Significant Songs (52)

Have Yourself A Merry Little Christmas

I am not the greatest fan of the Christmas season, to be honest. I prefer my birthday, which I imagine is only for me. One of the things I dislike most about a traditional Christmas is the music that normally accompanies it. Tired carols, a relic of the Victorian era, are accompanied by some of the worst cheesy songs ever written. A cynical ploy to cash in on the desire to have everything suitable for the festive season.

I have to admit to one exception. The song ‘Have Yourself A Merry Little Christmas’ has always appealed to me, at any time of the year. This was first made popular by Judy Garland, who sang it in the film ‘Meet Me In St Louis’, in 1944. It is a sad song, unlike almost any other seasonal tune, and that aspect has a real feel for this winter festivity, which can be very sad and lonely, for many people.

Of course the song became a standard, and countless versions were recorded, or performed live at concerts. We might all have our favourite versions. I know that for most of my life, my choice was the Frank Sinatra recording, from 1950. That all changed, and only today. On my way back from the supermarket, I heard a new version of this song, on the car radio. Although they did not announce the name of the singer, I could immediately identify the vocalist as Sam Smith, so distinctive is his voice. This young man from Hertfordshire, (He is only 22) has taken the British music scene by storm, since his arrival in the music charts in 2012. He has also made the traditionally difficult move across the Atlantic, and achieved huge popularity in the USA. His single releases have sold millions, and he has won numerous awards; both for record sales, and songwriting.

His recent recording of this song is currently only available as a download. But fortunately for us, it is also on You Tube. It gave me goose-bumps, and almost made me cry. Not an easy thing, when you consider that I am a 62 year-old cynical ex-Londoner, not prone to such emotions. If any song in this series can be called significant, then this is one for sure. Not only does it overturn the Sinatra version, no mean feat in itself, it literally brings a whole new interpretation to the song, something I had never considered possible. Not a thing is changed, no intonation altered, or lyric played around with.
It is just so much better. It is how it should always have been. It is perfection.

Merry Christmas to you all. Love from Norfolk. Pete.

13 thoughts on “Significant Songs (52)

  1. I agree about the song, it is inexplicably sad. But that sadness is – for me at least – inextricably linked with Garland’s performance (she could command such depth of emotion so easily, it’s just staggering). I consider her rendition impossible to surpass (although I love Frank’s as well). I listened to Sam Smith, but I cannot agree with you on this 🙂 I wish you Merry Christmas, with one of my favorite Christmas songs (from what is possibly my favorite Christmas movie):


    1. Thanks Nandia. It isn’t a problem not to agree, and I know exactly what you mean about Judy Garland. (And I also think to some extent, her daughter, Liza Minnelli)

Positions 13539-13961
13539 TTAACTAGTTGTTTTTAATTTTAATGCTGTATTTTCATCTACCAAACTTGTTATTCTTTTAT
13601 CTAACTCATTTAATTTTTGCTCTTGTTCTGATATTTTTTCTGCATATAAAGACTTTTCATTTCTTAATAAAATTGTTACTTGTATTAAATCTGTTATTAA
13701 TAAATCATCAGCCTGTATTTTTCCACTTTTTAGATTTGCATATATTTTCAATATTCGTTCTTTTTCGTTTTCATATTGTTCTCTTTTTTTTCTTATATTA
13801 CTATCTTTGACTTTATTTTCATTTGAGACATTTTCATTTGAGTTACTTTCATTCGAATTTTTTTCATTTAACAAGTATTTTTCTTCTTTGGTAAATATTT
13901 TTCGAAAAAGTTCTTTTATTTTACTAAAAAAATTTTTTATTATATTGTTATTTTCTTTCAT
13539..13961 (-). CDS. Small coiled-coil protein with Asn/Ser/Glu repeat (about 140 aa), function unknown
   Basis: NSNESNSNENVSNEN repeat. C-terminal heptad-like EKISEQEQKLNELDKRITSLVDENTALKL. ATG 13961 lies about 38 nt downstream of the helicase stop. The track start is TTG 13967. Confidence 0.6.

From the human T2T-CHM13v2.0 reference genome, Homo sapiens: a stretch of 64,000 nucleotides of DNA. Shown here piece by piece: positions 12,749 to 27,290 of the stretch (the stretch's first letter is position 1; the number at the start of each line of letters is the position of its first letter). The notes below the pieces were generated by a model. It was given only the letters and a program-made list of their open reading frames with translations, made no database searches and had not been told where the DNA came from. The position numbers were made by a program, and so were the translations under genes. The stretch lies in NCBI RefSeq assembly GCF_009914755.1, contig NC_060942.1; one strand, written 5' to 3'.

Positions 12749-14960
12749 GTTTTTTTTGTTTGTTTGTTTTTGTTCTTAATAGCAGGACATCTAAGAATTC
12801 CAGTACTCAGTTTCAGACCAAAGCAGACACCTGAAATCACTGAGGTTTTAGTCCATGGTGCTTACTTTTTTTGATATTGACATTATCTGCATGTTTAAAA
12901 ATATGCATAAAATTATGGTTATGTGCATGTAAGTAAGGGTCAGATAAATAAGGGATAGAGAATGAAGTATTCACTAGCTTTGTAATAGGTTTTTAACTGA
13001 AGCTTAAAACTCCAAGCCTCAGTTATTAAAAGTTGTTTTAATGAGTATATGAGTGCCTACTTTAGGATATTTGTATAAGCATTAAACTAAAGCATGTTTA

Have a wonderful Christmas, and enjoy your version. Very best wishes to you. Pete.


    2. Nandia, “The NIghtmare Before Christmas” is also one of my favorite films, and every single musical number is great. My favorite is “Sally’s Song,” which I find truly haunting. May your Christmas NOT be a nightmare!


  2. Pete, you soft old ex-London cynic! I think I might have already wished you, Julie and Ollie a merry Christmas already but no harm in sending you greetings again…….


  3. Probably the most popular modern Christmas songs here in the States are Elmo and Patsy’s “Grandma Got Run Over By a Reindeer,” Jose Feliciano’s “Feliz Navidad,” and Dolly Parton’s “Coat of Many Colors.” My favorite is a very sentimental song: “Shake Me I Rattle (Squeeze Me I Cry)” as sung by Marion Worth. My parents had the recording on vinyl, and I listened to it as a young child. It always brought tears to my eyes.



    I do enjoy some of the traditional oldies, perhaps because I’ve been careful to not to allow my ears to become saturated by them.

    Are you familiar with some of the French songs? “Petit Papa Noël” is a classic. As with “Shake Me I Rattle,” it’s a sentimental song, and it also relates to children and Christmas presents. The lyrics are included in the video.

    And then, of course, there is Schubert’s “Ave Maria.”



    1. Thanks David. I played the clips. The first one is very 1950s in feel, and is certainly sentimental. I didn’t know the French song, so it was nice to be introduced to it.
      My very best to you both from Norfolk. Pete.


    1. Thanks Gretchen. He really is the ‘big thing’ in male singers here at the moment. He has also had a number one in the USA.
      Hope you have a good Christmas and that it’s not too cold
      Looking forward to seeing more of your paintings, and hearing tales of New England life. Very best wishes, Pete.


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